Sometimes, neither party is happy. “In the present case, the trial court’s award of maintenance to the defendant in the sum of $ 200 per week for a period of seven years was neither excessive, as claimed by the plaintiff, nor inadequate, as claimed by the defendant. In making the award, the court, inter alia, took into account the financial circumstances of both parties, including their reasonable needs and means, as well as the plaintiff’s present and anticipated income, the defendant’s present and future earning capacity, and both parties’ standard of living. Moreover, the duration of the award was sufficient in length and designed “to render the recipient self-supporting.”Bootle v.Bootle 214 Ad2d 636.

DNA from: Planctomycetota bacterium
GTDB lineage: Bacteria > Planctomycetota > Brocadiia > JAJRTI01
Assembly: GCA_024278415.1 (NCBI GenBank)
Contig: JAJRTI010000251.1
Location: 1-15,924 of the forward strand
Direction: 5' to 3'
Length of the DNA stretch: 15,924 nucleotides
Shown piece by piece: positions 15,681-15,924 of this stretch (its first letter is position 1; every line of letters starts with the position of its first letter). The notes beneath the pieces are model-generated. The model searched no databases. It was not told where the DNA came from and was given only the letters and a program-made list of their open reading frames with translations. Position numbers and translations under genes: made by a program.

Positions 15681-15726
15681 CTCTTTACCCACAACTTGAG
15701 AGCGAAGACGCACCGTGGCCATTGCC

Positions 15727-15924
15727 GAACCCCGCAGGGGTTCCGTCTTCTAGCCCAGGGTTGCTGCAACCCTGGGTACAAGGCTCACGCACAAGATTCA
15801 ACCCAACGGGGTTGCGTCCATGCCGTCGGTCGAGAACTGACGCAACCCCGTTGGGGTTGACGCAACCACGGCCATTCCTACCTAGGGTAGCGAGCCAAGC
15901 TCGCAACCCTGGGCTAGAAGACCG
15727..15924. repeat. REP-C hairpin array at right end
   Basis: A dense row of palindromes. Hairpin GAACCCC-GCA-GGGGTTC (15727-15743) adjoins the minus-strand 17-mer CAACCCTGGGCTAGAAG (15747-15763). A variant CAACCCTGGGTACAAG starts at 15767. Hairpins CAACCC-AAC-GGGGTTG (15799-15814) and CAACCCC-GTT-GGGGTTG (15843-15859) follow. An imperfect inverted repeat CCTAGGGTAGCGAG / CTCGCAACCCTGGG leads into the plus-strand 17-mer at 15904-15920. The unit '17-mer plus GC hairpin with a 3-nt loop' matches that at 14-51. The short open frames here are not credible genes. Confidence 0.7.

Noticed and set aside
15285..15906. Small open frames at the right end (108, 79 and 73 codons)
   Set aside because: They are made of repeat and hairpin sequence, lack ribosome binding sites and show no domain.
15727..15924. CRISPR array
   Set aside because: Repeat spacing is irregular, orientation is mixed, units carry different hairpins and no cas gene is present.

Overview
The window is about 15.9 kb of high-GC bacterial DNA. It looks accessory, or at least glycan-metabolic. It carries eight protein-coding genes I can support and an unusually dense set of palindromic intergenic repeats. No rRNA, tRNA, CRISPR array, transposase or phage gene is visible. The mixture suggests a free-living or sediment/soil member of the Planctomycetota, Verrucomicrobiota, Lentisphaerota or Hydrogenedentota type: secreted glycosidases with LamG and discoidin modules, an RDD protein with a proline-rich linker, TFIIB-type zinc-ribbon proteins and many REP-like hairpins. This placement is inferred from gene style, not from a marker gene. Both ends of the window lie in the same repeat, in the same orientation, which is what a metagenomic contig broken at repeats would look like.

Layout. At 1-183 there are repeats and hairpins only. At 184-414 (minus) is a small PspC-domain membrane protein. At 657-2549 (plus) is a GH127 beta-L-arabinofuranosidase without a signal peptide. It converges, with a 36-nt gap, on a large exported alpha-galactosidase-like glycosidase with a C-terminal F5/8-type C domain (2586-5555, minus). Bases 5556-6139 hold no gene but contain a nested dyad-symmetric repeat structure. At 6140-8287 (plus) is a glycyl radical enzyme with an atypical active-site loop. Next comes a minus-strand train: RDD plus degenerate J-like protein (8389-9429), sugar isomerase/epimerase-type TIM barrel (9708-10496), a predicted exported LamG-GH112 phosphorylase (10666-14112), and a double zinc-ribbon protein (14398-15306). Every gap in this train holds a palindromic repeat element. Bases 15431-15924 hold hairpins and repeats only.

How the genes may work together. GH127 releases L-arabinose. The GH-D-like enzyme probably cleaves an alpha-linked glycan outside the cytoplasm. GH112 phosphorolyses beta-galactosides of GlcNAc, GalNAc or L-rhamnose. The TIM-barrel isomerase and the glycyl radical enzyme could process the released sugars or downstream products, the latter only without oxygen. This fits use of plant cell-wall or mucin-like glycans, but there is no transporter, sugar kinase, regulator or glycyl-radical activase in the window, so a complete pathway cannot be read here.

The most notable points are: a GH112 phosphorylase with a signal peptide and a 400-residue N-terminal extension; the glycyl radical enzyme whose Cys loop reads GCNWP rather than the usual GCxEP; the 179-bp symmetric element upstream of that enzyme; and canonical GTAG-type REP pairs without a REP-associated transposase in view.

The court must also consider the skill set of the spouse seeking maintenance. In Lord v. Lord, 124 AD2d 930, the appellate court stated: “We reject the contention that the failure to award defendant, who is apparently 45 years of age, permanent maintenance was error. Trial Term determined there was no need to do so in light of defendant’s full-time employment, income from two apartment buildings distributed to her (2nd Avenue and Yale Street), and payment to her of a distributive award of $ 50,000, bearing interest at the rate of 10% annually, in 144 equal monthly installments.”